Plot Details: This opinion reveals major details about the movie's plot.
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The seven Harry Potter books by J.K. Rowling tell of the seven-year education of Harry Potter as a wizard, and this movie is based on the sixth book. The series is aimed at a showdown between Harry and the greatest dark (evil) wizard of all time, Lord Voldemort.
As the movie begins, Voldemort and his forces are wreaking havoc on both the wizarding and Muggle (non-magical) populations of England, and the good guys are losing ground, especially with Professor Snape appearing to be defecting to the dark side. Professor Dumbledore, headmaster of Hogwarts School of Witchcraft and Wizardry is bringing Harry along to recruit an old ally, Professor Slughorn, who also knew Voldemort well, when Voldemort was a boy.
The movie is fairly faithful to the book, but with several omissions. The Inferi were creepy, but their significance was left completely unstated; they were relegated to nothing more than props. Most notably, Harry’s lessons with Professor Dumbledore are reduced in number, and thereby we do not get to see Voldemort’s middle years and thus his connection with Wizarding history through his lineage. What is not diminished is the adolescent romances at Hogwarts, and that was my least favorite part of the book.
The musical score does a good job of enhancing the movie, but it does not stand out as exceptional in any way. The acting was okay, but many of the performances seemed a bit flat to me. The big exception, to me, was the funeral of Aragog; that scene was perfectly done, and was clearly my favorite of this movie.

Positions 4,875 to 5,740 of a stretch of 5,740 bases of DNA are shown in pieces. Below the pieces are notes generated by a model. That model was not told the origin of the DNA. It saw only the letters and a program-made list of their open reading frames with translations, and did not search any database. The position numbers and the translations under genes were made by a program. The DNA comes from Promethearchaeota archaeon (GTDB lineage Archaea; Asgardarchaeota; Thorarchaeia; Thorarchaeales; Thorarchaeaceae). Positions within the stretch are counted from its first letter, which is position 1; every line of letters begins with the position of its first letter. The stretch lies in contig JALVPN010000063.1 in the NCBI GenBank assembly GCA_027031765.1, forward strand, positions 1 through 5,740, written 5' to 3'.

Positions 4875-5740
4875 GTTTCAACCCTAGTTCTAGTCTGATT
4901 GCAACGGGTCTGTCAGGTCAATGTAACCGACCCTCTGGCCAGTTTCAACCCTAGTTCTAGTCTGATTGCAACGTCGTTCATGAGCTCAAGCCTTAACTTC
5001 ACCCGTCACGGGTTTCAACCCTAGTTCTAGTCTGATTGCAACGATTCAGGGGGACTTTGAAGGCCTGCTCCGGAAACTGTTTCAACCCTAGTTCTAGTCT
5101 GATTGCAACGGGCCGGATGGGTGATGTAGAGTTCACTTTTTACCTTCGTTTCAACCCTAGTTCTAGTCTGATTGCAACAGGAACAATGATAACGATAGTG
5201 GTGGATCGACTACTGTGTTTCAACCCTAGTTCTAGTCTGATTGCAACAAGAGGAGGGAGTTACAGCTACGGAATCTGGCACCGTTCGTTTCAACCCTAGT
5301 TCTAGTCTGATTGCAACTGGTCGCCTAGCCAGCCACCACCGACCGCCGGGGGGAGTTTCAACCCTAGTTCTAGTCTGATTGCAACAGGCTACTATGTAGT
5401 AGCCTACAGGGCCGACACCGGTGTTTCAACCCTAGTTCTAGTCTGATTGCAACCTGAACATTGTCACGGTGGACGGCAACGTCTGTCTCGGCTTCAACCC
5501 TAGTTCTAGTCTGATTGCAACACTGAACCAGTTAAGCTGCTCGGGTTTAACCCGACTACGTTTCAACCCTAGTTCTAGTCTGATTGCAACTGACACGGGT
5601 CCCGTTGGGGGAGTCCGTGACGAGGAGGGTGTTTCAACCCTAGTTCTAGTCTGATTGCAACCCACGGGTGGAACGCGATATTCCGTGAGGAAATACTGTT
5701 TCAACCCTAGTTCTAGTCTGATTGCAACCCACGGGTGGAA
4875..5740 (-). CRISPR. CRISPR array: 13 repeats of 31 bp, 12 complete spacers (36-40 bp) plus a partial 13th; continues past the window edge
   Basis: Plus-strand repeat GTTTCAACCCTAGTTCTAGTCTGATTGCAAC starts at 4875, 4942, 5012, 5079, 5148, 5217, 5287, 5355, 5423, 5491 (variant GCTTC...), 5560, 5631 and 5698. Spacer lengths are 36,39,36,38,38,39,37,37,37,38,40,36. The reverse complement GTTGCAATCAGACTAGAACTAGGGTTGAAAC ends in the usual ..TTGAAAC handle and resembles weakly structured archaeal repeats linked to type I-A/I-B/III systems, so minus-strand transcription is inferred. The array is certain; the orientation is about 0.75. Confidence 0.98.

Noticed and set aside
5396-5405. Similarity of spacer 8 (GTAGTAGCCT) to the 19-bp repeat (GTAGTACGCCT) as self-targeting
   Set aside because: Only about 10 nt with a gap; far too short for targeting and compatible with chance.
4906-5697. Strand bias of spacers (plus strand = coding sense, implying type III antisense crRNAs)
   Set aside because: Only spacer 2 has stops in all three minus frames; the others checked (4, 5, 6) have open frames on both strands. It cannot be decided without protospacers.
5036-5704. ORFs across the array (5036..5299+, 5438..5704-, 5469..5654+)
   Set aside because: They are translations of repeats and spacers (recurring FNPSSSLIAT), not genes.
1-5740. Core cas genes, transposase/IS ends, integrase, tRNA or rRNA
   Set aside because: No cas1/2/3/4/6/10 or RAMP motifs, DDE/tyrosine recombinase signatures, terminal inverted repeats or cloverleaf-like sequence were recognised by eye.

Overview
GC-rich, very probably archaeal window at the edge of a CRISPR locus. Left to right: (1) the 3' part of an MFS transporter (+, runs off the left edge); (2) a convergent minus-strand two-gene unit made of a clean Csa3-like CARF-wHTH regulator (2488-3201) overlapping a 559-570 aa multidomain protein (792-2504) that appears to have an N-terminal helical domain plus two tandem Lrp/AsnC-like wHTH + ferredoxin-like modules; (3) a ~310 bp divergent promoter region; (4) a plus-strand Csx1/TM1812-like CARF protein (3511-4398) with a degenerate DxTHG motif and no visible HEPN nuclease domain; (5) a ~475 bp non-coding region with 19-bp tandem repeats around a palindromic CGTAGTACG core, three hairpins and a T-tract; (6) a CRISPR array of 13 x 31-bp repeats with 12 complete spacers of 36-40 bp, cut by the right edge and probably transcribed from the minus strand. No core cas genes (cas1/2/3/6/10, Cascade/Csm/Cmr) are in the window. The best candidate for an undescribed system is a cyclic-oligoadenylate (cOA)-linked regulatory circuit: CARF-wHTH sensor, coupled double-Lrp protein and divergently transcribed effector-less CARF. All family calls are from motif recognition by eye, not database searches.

The biggest weaknesses of this movie have to do with the source material and the cinematography. While I enjoyed reading the novel, Harry Potter and the Half-Blood Prince, I also felt that it was the weakest of the seven books, plot-wise, and functioned mainly to tie up loose ends and to set up the finale. Those were necessary functions, but when a book six is mainly a set-up for a seventh and final book, there is less meat on the bone, and the resulting movie will not make much sense to a viewer who is not very familiar with the book, and/or the series (either the books or the movies or both).
And that brings me to what I feel is the movie’s biggest flaw. Turn up the lights! I cannot see what is going on in quite a few scenes. The chase through the field is a mess, because I cannot see a thing. The huge scene at the end, involving Dumbledore, Snape, and Malfoy is nearly ruined in the darkness. It is, plot-wise, one of the most crucial scenes in the story, and I can barely make out the details. I know the movie is supposed to be dark, but not that kind of dark. I know it is night is these scenes, but just a few more lumens would make the scenes play better.
I think this might be the weakest of the Harry Potter movies. I understand that the last book, Harry Potter and the Deathly Hallows, is going to be a two-parter. I think that is necessary. Too much condensation renders a movie meaningless. David Lynch’s attempt to put Dune on film is a great example; it came off as one giant trailer for the real movie. Harry Potter and the Half-Blood Prince is better than was that Dune --- but not much.
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Viewing Format: DVD
Video Occasion: Good for a Rainy Day
Suitability For Children: Suitable for Children Age 13 and Older